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[161] slavery into a closer and fiercer conflict than before. The latter, emboldened by recent triumphs, set up with greater audacity than ever their pro-slavery theory of the Constitution, maintaining that it carried slavery into all national territories, and established it there beyond the power of Congress or of the inhabitants to abolish it; and they were turbulent and defiant, threatening disunion and armed resistance if their alleged right of dominion should be denied. In the midst of this turmoil and uncertainty, when Northern votes in Congress were shifting, and political leaders were hiding behind subterfuges, there was an uprising in the free States which defeated the Clayton compromise, forced the organization of Oregon as a free territory, and reserved the question as to California and New Mexico for a popular agitation.1

The Democratic national convention meeting at Baltimore in May, 1848, nominated Lewis Cass for President. He had been an unhesitating partisan of the annexation of Texas and of the Mexican War; and though professing himself at one time to be in favor of the Wilmot Proviso, he avowed a change of mind as the time for the selection of a candidate approached, and was now fully committed against any legislation by Congress on the subject of slavery in the territories. No Northern politician was ever more abject in his submission to Southern dictation. The convention abstained from an explicit declaration on the vexed question, but its resolutions in their general drift indicated an entire accord with the opinions and purposes of the slaveholding class. Its proceedings met with a vigorous protest from a contesting delegation from New York,—the ‘Barnburners,’ as they were called, who immediately after its adjournment organized a formidable revolt in that State. This division of the Democratic party was compounded of uncongenial elements,—some of its adherents acting under genuine antislavery convictions, while others (the larger number, as it was proved by their action four years later) avowed them only as a cover for a purpose to revenge Van Buren's rejection in 1844, or were inspired by partisan animosities growing out of the strifes of New York politics.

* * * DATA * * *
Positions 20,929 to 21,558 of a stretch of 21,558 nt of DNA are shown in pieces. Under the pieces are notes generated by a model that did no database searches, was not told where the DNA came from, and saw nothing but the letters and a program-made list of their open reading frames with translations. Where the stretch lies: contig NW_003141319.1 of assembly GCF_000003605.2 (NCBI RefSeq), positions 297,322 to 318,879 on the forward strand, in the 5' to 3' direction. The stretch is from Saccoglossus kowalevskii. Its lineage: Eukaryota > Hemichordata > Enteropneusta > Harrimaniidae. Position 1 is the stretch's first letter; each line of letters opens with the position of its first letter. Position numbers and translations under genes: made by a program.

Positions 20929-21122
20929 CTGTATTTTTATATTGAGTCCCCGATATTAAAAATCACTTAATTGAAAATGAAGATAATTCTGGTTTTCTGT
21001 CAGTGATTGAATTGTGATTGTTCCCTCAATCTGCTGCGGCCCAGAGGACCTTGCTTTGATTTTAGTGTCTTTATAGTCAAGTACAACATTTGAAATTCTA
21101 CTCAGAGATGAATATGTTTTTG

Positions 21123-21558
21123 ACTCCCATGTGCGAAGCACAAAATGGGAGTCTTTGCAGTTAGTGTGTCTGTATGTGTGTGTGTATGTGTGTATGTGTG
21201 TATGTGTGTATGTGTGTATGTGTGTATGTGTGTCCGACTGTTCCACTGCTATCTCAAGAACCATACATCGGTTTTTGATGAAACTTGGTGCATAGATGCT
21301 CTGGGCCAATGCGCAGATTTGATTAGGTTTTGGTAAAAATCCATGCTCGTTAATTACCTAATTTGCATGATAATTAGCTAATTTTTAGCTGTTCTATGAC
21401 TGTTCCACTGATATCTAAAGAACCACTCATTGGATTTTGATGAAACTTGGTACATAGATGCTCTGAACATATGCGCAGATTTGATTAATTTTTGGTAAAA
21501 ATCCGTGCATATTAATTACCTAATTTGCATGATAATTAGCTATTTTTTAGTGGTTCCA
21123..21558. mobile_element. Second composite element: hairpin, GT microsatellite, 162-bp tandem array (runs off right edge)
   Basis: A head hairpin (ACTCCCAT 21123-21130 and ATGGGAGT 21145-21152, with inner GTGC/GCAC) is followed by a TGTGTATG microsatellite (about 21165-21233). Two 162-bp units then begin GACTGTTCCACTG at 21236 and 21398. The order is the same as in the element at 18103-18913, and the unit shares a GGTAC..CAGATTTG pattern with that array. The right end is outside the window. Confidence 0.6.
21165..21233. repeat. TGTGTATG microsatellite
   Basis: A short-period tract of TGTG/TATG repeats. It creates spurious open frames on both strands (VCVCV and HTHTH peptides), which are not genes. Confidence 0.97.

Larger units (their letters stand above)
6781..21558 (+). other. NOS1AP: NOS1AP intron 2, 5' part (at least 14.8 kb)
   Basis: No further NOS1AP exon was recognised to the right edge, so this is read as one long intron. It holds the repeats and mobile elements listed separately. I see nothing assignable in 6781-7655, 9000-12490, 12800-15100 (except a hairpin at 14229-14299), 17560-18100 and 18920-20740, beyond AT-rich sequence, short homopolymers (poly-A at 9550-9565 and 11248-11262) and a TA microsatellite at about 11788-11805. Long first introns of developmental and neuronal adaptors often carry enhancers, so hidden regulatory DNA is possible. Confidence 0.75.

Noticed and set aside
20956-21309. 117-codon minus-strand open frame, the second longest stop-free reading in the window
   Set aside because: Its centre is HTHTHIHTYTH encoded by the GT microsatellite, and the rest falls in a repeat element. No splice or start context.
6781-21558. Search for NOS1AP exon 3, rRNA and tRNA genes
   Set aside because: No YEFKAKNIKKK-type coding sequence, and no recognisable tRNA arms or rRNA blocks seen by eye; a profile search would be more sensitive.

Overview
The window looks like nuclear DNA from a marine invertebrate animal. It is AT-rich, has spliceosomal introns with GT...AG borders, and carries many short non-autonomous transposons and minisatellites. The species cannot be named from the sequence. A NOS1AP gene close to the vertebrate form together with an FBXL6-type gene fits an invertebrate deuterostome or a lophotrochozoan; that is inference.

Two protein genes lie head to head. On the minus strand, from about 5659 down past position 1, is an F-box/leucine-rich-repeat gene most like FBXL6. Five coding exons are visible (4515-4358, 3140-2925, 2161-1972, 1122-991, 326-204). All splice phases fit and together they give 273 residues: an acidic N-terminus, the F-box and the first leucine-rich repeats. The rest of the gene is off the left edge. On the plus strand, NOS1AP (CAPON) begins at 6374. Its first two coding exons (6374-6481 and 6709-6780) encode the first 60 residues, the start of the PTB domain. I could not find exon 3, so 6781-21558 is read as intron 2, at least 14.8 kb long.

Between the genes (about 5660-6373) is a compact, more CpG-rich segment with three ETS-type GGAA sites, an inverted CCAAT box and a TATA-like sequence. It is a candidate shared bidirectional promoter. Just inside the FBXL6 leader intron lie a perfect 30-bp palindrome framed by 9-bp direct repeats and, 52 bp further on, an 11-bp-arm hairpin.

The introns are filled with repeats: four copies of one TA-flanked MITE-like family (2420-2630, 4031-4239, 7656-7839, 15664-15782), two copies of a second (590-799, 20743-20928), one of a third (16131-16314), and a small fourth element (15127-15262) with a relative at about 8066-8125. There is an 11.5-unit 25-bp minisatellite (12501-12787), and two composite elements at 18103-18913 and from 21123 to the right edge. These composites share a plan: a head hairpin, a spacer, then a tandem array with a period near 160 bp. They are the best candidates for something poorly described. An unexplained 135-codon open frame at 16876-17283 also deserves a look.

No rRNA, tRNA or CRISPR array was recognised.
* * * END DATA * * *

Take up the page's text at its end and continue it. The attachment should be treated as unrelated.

1 The Clayton compromise was defeated in the House less than two weeks before the meeting of the Free Soil convention at Buffalo; and the Oregon bill was passed just after its adjournment. The New York Tribune, though afterwards supporting Taylor, ascribed to the convention the passage of the bill without any concession to slavery. Giddings, in a letter to Sumner, Sept 8, 1850, considered that the Free Soil movement saved California to freedom.

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